Indiana State was the worst defensive team in the Missouri Valley last season. Part of that was Lansing’s style of play — the Sycamores like to get up and down more than any team in the MVC — but most of it was due to the lack of anything resembling a rim protector. The Sycamores ranked 307th in the country last season in both block percentage and defensive field goal percentage around the rim.
For the most part, Lansing — who is in his 10th season at ISU — likes to play a matchup zone. Because of their lack of size, Indiana State likes to defend with constant ball pressure and will sometimes extend that ball pressure beyond halfcourt. The issue for Indiana State last season (and against Dayton on Saturday) was that their guards couldn’t keep the guys they were guarding from going right around them and making things happen pretty easily in the lane.
This has the potential to be another game where Darius Perry and Steven Enoch both stuff that stat sheet. It’s also a game where Dwayne Sutton will have a chance to make up for his poor showing against Youngstown State. Indiana State was the 308th worst team in Division-I last season when it came to keeping their opponents off the offensive glass. Expect Sutton to be hungry for a healthy dose of second chance opportunities.
The bigger challenge for the Cardinals will likely come on the other end of the floor.
—Louisville has won 51 consecutive home games in November, a streak which dates all the way back to a loss to Vanderbilt on November 30, 1972. The Cards are 37-0 in November games played inside the Yum Center.
—Louisville has won 74 of its last 78 non-conference games at the KFC Yum Center, a mark which spans over the last nine seasons.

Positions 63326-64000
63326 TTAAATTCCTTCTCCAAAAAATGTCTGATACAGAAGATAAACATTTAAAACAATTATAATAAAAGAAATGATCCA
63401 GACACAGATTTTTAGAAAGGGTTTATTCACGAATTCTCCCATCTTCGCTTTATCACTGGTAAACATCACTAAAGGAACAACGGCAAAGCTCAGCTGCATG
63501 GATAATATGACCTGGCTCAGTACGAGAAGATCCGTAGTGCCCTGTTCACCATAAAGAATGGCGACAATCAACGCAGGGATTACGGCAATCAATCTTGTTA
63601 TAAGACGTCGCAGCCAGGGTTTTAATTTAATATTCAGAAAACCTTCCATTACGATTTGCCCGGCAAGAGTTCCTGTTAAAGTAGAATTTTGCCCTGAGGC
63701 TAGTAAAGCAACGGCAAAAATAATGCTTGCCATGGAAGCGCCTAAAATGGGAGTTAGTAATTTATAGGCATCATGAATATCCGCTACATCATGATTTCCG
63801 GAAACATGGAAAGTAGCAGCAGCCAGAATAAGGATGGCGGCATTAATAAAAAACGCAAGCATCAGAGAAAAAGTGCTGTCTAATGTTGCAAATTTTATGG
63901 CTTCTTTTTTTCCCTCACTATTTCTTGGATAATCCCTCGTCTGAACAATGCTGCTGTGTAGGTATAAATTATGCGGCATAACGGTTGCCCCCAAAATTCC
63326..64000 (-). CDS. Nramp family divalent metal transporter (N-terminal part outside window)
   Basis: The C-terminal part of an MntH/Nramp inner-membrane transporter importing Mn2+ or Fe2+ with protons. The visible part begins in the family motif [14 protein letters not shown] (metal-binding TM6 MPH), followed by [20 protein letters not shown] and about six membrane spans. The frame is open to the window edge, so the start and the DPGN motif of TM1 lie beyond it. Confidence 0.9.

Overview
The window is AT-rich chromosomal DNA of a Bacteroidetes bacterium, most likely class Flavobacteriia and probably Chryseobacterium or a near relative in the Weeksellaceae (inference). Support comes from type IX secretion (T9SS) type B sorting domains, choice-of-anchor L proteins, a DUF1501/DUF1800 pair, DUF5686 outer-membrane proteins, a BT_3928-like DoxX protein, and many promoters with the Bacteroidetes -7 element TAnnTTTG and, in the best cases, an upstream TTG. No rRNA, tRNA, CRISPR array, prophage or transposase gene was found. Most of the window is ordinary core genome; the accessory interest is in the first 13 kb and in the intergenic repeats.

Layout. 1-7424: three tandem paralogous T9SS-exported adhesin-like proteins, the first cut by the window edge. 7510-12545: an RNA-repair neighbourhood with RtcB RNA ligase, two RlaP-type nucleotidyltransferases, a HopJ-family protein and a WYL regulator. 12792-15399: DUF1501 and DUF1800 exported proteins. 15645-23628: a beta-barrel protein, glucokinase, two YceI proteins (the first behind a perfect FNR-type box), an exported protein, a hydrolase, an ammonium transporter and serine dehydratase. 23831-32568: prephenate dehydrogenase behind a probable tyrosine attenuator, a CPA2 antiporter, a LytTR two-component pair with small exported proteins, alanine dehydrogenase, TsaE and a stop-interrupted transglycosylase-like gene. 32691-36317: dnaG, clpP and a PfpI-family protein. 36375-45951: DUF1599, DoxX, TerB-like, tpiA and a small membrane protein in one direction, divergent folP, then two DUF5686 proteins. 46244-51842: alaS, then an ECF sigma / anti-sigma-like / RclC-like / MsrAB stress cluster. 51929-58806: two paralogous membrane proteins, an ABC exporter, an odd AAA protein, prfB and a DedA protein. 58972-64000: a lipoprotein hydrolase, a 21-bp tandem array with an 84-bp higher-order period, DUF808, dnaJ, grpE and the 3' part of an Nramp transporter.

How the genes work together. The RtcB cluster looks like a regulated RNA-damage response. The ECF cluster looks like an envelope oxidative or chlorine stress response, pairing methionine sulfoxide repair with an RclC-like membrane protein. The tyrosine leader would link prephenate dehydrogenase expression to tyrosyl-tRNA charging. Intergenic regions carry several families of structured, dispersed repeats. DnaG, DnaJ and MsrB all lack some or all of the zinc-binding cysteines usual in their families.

—Kareem Richardson, an assistant coach on Louisville’s 2012-13 national championship team, is an assistant coach for Indiana State this season. Richardson was the head coach at UMKC from 2013 through last season.
—Indiana State has never beaten a team ranked in the top four of the Associated Press top 25 poll. The Sycamores defeated No. 5 Arkansas Elite Eight of the 1979 NCAA tournament.
—Indiana State was picked to finish sixth in the 10-team Missouri Valley before the start of the season. Evansville was picked to finish eighth.
—Louisville was a member of the Missouri Valley Conference from 1964-75. The Cardinals won the MVC championship on six occasions in its 11 seasons in the league (1967, 1968, 1971, 1972, 1974, 1975). U of L has a collective 81-35 record against current members of the MVC.
—Louisville’s last loss to Indiana State came on Dec. 4, 1948.
—Indiana State freshman guard Cobie Barnes played at Floyd Central High School just across the river. Starting center Bronson Kessinger played at Corydon High School.
—Louisville has a 45-6 record during the month of November over the last nine years, winning 25 of its last 29 games in that month.
—Louisville has an 82-6 record against non-conference opponents in the KFC Yum Center. The Cardinals have won 38 of their last 41 home games against non-conference foes.
—Louisville has won 149 consecutive games when scoring at least 85 points in regulation.
—Louisville is one of just four schools which have won 20 or more games on the court in each of the last 18 seasons (also Kansas, Duke and Gonzaga).
Ken Pomeroy Prediction: Louisville 85, Indiana State 62